Another way is to connect the Video Out from your cable box, to the Analog IN of the OTA tuner, you will also need an IR Blaster(That little red plastic piece you stick on the front) for the cable box, so that WMC will be able to change the channel. This works OK, but you can’t get HDTV this way, any programs that are HDTV from the cable box will be downscaled to standard definition.
The BEST way to get a TV signal from cableTV is to buy a PC CableCard tuner. The most popular CableCard tuner out right now is the Ceton InfinTV4, which lets you receive 4 cable channels at the same time, in HD, with full Digital Audio. The only downside to CableCard is that there is no OnDemand available for it. You’ll need to rent a CableCard from your cable company, they charge anywhere from $3-5 for the card, but since the Ceton Tuner can receive 4 channels with 1 card, that saves you the rental of 3 other cable boxes!
Did I say no OnDemand? Not entirely true. It is true that you can’t get the OnDemand from your cable company, but if you have a Netflix account, you can stream movies directly to your MediaCenter. The quality is very good too.
MediaCenter makes an excellent music player too. If you have MP3s, WMAs or other non-protected types of music, MediaCenter will let you play them, right from your TV with a WMC remote.
MediaCenter contains a pretty good DVD player. You can just stick a DVD into your DVD drive and WMC will ask if you want to play it. If you want to create a movie library of ripped movies, you’re in luck! MediaCenter can play a ripped DVD directly from the hard drive and has a decent management application in the MovieLibrary.
If you want to play or rip BluRay movies, it’ll take a little more work, but it’s not very hard to get it to work.
See my post on Ripping, Storing and Playing BluRays here.
Pictures and slideshows
So you have hundreds of digital pictures? Put them all in the MyPictures folder on the hard drive and guess what? They show up in the Photos menu in MediaCenter. It’s that simple. If you put them in folders in MyPictures, they’ll be in separate folders in the Photos menu, so it’s easy to sort and find the right pictures.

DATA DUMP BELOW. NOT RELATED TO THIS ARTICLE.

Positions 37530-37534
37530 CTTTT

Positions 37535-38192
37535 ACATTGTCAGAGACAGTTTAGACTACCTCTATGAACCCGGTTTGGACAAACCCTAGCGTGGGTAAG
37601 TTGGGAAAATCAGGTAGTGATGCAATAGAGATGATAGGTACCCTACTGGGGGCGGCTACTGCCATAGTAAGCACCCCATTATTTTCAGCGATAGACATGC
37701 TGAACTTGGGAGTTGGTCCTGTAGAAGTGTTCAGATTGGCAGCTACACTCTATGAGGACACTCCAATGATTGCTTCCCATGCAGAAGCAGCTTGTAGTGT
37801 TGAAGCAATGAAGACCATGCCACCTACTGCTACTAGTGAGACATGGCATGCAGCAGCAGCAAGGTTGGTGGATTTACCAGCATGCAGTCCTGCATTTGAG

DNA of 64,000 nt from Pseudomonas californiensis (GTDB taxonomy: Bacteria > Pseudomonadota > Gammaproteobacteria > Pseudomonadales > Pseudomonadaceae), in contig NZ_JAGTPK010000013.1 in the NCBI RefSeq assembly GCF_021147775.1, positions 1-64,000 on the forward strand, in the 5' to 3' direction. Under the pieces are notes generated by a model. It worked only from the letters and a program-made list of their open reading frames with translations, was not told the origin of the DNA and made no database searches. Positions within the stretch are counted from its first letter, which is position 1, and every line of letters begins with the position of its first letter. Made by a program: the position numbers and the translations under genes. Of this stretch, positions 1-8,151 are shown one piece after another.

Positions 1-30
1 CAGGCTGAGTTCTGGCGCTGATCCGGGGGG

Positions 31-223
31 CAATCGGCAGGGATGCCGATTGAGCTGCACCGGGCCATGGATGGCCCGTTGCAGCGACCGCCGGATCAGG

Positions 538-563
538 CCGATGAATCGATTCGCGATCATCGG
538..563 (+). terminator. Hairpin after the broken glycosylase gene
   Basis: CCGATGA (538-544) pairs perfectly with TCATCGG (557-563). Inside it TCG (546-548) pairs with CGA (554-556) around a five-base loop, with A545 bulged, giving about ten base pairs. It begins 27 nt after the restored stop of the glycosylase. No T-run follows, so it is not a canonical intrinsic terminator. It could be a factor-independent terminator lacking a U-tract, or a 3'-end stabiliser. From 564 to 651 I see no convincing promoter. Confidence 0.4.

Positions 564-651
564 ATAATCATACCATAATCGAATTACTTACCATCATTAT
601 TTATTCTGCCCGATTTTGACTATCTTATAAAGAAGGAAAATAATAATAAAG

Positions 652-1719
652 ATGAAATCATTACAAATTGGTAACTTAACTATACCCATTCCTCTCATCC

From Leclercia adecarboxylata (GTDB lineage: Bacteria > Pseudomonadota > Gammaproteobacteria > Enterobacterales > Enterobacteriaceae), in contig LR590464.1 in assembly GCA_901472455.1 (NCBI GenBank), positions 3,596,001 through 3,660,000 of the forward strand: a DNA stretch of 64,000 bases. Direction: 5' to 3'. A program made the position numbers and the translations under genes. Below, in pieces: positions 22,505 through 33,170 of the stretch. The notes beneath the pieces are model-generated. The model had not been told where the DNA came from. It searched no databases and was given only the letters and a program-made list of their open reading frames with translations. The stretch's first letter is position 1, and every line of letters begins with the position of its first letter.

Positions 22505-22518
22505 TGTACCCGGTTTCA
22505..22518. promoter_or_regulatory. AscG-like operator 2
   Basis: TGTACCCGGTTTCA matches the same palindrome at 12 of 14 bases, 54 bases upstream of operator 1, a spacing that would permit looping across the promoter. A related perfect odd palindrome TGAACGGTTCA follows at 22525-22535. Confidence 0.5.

Another cool feature in the Photos, is that you can create a playlist of music from the Music Library and use it as a soundtrack to a slideshow. How cool is that?
Using MediaCenter and TV from other locations in the house
I did say that I got rid of ALL the cable boxes in my house, didn’t I? Yep, MediaCenter can be “Extended” to other rooms by the use of devices called Extenders. There used to be single purpose Extenders available from a couple companies, but they’ve all stopped producing them. Why? Because the xBox360 has MC Extender built in, it’s cheaper and a better quality than any of the other extenders.
So, instead of putting a cable box in a room where you want to watch TV, you can put an xBox, connect it to the MediaCenter either wired or wireless and Voila! You can watch TV, Play Music, Play Slideshows and oh yeah, you can play xBox games on it! You can’t play any ripped DVDs or BluRays from the xBox without some work, but xBox also has the ability to play streaming movies direct from Netflix.
What about another computer? Can you watch TV from another PC? Well that’s been a bit of a sticking point with Microsoft, they have been avoiding making another PC an extender. But there are some things you CAN do. If you share the RecordedTV, Music, Photos and Movies folders, you can set them as search folders on another computer that has MediaCenter. So you can watch RecordedTV, play music, watch movies . . . but you can’t watch LiveTV from another PC unless you install a tuner in it. Personally, I only watch recorded TV so this wasn’t an issue for me.
So, now that you know what MediaCenter is and that you probably already HAVE IT, what’s stopping you from using it?